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Re: CSS Variables Draft Proposal

From: David Singer <singer@apple.com>
Date: Thu, 17 Feb 2011 08:18:55 +0800
Cc: Christoph Päper <christoph.paeper@crissov.de>, www-style list <www-style@w3.org>
Message-Id: <B50BE9CC-B64D-4D62-B000-5821465224AD@apple.com>
To: Daniel Glazman <daniel.glazman@disruptive-innovations.com>

What I was suggesting that in the case, where outer.css says:

@var $foo 10px;
@import url('inner.css')
div { width $foo }

and inner.css(1) says

div { height $foo }

Then indeed, $foo cascades into the included stylesheet if it's not re-declared there.

But if inner.css(2) says

@var $foo red;
p { color: $foo }

then the div in outer still gets 10px, as the re-declaration in inner.css is no longer in scope, but paragraphs are red according to inner.css.  This is classical lexical scoping; $foo is shadowed in the nested scope.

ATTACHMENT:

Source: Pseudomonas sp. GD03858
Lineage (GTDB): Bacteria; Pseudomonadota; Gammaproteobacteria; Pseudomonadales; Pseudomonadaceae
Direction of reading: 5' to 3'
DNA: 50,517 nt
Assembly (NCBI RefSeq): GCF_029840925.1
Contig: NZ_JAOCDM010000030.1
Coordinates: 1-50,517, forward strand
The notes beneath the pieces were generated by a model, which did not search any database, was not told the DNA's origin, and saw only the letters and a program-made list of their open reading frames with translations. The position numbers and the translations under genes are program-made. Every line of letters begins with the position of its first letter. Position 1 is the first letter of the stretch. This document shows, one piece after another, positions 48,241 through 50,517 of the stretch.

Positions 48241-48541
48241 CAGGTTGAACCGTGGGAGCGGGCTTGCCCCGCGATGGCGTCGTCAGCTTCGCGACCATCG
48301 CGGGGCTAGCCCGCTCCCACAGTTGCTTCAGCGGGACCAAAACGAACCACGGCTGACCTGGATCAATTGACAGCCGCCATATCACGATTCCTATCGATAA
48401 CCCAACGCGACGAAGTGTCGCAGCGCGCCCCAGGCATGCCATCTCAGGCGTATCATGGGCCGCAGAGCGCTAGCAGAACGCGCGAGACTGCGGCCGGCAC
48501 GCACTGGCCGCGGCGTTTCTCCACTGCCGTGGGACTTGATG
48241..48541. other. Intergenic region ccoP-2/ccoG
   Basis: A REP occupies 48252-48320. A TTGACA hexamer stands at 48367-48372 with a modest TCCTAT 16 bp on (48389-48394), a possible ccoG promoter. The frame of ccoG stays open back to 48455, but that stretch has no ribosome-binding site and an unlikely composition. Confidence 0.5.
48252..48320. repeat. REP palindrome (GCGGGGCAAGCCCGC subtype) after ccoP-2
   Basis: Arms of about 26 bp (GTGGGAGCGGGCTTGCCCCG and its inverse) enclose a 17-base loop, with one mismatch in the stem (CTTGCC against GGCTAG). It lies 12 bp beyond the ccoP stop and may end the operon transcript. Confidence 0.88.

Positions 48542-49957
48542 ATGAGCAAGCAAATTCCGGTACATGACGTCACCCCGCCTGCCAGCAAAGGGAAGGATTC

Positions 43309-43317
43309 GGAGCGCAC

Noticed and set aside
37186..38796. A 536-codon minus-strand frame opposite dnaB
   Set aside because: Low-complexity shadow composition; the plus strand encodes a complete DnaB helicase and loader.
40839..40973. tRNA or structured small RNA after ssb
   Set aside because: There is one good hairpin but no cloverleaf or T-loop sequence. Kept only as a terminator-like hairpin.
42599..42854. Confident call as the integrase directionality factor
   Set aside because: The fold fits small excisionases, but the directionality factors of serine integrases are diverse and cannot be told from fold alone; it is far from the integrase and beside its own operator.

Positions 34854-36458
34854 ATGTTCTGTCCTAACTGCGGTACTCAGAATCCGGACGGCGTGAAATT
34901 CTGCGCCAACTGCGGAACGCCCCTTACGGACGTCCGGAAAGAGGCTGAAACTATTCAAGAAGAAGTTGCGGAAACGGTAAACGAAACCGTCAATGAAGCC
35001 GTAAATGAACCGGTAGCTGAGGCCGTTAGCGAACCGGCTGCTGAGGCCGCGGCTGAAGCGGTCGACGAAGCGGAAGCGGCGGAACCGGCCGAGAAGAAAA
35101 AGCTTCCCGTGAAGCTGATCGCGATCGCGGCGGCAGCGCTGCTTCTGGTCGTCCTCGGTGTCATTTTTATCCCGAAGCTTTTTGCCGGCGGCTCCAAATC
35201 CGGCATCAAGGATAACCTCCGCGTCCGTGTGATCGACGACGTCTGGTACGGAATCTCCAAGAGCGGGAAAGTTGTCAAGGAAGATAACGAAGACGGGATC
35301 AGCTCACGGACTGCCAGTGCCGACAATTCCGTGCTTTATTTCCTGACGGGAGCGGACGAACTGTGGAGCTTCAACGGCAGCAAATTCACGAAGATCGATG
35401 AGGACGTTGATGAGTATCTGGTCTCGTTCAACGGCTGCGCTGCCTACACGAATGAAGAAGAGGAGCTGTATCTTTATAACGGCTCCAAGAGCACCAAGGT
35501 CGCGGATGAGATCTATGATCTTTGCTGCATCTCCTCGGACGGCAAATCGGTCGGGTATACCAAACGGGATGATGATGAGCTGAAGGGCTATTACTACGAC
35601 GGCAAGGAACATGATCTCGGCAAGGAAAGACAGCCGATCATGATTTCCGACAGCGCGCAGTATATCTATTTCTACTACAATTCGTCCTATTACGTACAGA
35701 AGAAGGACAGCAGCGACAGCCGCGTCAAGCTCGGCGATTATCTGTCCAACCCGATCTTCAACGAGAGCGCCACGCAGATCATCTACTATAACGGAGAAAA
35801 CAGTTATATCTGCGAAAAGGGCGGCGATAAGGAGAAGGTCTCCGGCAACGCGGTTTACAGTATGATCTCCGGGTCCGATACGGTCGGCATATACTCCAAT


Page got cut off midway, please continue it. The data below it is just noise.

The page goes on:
I am not sure what the scoping rule would be to enable what you give below, and at the same time avoid unintended clashes/redefinitions.

On Feb 16, 2011, at 20:24 , Daniel Glazman wrote:

> Le 16/02/11 08:26, David Singer a écrit :
>> Is it harmful to have variables textually local to the document in which they occur?
> Assuming your "document" above means "stylesheet", my answer is yes.
>  <link rel="stylesheet" type="text/css" href="corporate.css"/>
>  <style type="text/css">
>    .logo { content: $logoUrl; }
>  </style>
> The above - a real test case real users have been asking for more than a
> decade - is possible only because variables cross stylesheet boundaries.
> If the logoUrl is changed by the corporate stylesheet, the web page is
> visually updated w/o any action from the page author.
> </Daniel>

David Singer
Multimedia and Software Standards, Apple Inc.
Received on Thursday, 17 February 2011 00:20:02 UTC

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